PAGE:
There are several reasons that businesses fail; changes in the market, leadership issues and strategic failures are just a few of the many things that can cause a company to close its doors. A recent study revealed just how common business failure is, reporting that not even half of business start-ups will survive past five years.1
As the following examples clearly illustrate, business failure has no borders, affecting companies both in the UK and abroad.
Compaq – A Victim Of Rapid Growth
Growth can be just what a company needs to send it soaring. However, rapid growth can also cause rapid decline. Such was the case with Compaq, who was once the world’s largest supplier of PCs. This company’s focus was to differentiate itself from the competition by ensuring its systems had better performance and higher-quality graphics, as well as being more reliable, all while coming in at less of a cost to consumers.
To achieve this goal, Compaq enlisted costly assistance from experienced marketers and engineers, and obtained Intel as a partner. Not only did this place the company ahead of its competitors at the technological level, but its well-known partner gave Compaq high credibility. It also resulted in the company becoming the first start-up to ever reach £80m ($100m) in sales at the speed it did.
Just four years after it got its start, Compaq was earning record sales to the tune of £260m ($329m), making it the youngest firm to ever make the Fortune 500 list. But it would only take two decades for the company’s road to success to come to an end.
Hewlett-Packard acquired Compaq in 2002 when the latter became mired in nearly £1.5bn ($2bn) in short-term debt. At the time of its purchase, Compaq shares were going for a song - £9.50 ($12) per share from a previous £40 ($51). Eleven years after that, Compaq’s brand name was discontinued.
This company became one of many unfortunate victims of the dotcom boom and bust that occurred during the late 1990s and significantly impacted technology stock prices. However, this wasn’t the cause of its eventual end. It was the company’s rapid growth and the correlating high risk associated with that growth that caused its demise.
Not only that, but Compaq’s goal was to dominate nearly all aspects of the computer industry, and in doing so, it was distracted from activity that may have saved it, which was to sell PCs to businesses.
Comet – A Lack Of Differentiation And Customer Attention
Comet represents a great example of the necessity to remain relevant, even if you’ve been around awhile. Formed in 1933, Comet began its business life as a battery shop, selling and recharging wireless radio batteries for its customers.
Business really took off for the company in the early 1950s, thanks to a rapid increase in demand for wireless radios that inspired a refocus of the company to radio rentals, complete with an accompanying name change. The first Comet Radio Rentals retail store was soon opened, closely followed by several other shops.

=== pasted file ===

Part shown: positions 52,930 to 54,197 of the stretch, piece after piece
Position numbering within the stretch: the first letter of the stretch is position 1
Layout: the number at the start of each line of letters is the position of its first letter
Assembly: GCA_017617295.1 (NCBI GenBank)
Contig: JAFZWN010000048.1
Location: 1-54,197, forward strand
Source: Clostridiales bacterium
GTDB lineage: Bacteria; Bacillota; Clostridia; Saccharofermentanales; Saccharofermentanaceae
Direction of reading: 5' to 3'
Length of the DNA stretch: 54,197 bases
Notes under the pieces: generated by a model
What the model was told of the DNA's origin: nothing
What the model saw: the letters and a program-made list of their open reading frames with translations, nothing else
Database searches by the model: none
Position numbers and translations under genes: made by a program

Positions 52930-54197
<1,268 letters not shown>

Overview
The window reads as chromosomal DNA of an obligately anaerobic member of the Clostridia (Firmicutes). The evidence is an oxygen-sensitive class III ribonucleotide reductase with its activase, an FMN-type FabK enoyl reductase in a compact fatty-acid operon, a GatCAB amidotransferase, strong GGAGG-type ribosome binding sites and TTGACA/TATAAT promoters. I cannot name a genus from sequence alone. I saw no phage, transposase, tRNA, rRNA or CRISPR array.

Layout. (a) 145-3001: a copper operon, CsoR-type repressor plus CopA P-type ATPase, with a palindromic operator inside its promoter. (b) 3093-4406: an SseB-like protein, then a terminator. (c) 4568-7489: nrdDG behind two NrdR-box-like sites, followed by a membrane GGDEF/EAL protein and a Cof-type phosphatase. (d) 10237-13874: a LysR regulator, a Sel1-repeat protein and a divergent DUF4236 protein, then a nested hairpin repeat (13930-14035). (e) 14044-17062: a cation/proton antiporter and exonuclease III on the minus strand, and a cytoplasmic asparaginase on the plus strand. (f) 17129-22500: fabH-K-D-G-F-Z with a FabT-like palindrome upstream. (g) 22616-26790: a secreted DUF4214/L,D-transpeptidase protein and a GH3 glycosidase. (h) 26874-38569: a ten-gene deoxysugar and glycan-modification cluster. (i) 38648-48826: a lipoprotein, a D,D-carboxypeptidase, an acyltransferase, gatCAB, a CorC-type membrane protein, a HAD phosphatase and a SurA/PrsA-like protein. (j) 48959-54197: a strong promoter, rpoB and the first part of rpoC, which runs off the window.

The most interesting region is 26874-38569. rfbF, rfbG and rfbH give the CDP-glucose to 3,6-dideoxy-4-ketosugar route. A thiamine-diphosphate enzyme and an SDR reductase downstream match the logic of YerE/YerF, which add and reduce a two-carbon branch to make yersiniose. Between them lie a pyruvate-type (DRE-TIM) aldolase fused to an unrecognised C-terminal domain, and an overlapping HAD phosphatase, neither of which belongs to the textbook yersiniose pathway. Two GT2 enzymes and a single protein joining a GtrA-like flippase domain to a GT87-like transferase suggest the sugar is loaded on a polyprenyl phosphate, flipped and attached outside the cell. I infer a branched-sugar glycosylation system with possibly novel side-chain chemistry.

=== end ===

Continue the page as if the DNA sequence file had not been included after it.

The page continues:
Comet enjoyed expansion beyond Yorkshire after 1964’s implementation of the Resale Prices Act, which allowed it to reach national status as a discount retailer. The company offered prices that none of its competitors could match: 45% lower than the manufacturer’s recommended retail price. It was only a few years later, in 1972, that Comet went public and expanded yet again, this time into retailing discount gas appliances. This led to the opening of even more shops, putting the company at 50 outlets by the end of 1976.
Then American retail giant Wal-Mart entered the UK market when it bought Asda for £6.7bn in 1999. This drastically reduced the value of Comet chain stores by nearly £700m when Asda’s new management announced its intention to offer discounts of up to 60% on some electrical items. This left Comet with no choice but to match this figure, which ended up costing it dearly.
The final nail in the Comet coffin came with continued market share losses following a 2005 re-branding campaign that cost the company £20m. Comet continued to try and keep up with the popularity of online retailers, establishing its own online business in the early 2000s. But 2007’s global economic crash proved too much for the company to handle.
Comet was unable to maintain a sustainable position because the company was always focused on the price of its goods, and neglected the importance of both customer service and quality in-store experience.
Learning From Both Success And Failure
These two failed giants did so because they didn’t learn from their mistakes. There is nothing wrong from learning from success; however, concentrating solely on this will not provide accurate results in the long run; it will only increase the chance of similar failures in the future. Embracing change and adjusting to it by studying both failures and successes is the key to business longevity.
If you would like to speak to one of our advisers about how a new business plan can help reboot your company, please call us on 0333 014 3454.